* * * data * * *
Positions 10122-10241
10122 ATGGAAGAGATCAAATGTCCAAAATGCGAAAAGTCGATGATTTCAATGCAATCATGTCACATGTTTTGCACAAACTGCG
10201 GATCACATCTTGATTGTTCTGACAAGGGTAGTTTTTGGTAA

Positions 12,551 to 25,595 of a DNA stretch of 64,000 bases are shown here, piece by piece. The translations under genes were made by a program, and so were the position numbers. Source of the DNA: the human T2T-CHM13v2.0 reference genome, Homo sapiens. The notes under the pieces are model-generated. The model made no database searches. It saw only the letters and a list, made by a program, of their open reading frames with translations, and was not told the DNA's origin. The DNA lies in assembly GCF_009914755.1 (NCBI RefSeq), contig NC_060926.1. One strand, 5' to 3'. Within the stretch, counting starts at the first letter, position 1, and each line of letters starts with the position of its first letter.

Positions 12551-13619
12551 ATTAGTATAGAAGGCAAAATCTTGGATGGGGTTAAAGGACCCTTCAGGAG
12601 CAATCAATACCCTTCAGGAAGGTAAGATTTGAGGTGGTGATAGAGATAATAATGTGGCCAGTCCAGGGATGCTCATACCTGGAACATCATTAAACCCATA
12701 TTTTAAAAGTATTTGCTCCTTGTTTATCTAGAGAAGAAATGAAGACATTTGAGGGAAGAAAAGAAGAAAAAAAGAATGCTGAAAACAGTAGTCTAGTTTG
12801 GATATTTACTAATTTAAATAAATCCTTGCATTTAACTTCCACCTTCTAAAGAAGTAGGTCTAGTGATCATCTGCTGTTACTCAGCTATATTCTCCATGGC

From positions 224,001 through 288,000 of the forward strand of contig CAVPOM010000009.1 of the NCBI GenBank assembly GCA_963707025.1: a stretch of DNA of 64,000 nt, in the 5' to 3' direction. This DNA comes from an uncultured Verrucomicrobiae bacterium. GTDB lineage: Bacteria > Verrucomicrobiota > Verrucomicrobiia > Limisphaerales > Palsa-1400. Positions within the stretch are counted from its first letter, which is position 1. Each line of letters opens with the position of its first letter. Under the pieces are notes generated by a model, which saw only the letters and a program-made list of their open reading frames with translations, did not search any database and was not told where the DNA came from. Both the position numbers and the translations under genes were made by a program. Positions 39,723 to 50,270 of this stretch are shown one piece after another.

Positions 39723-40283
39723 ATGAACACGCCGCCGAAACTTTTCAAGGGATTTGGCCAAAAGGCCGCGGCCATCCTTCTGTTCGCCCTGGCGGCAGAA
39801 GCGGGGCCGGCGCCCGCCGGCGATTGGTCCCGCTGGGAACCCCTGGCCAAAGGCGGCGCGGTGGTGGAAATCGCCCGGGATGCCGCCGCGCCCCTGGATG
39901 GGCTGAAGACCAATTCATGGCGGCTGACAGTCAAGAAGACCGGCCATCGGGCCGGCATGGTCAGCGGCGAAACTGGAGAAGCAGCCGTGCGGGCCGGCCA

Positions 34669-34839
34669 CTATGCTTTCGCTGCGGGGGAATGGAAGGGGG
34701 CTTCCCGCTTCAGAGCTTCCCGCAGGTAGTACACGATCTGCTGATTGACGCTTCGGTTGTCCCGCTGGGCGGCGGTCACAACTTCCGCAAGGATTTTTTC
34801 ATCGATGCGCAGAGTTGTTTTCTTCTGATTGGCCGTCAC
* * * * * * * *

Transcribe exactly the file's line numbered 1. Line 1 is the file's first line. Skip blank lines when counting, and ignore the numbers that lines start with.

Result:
Positions 10122-10241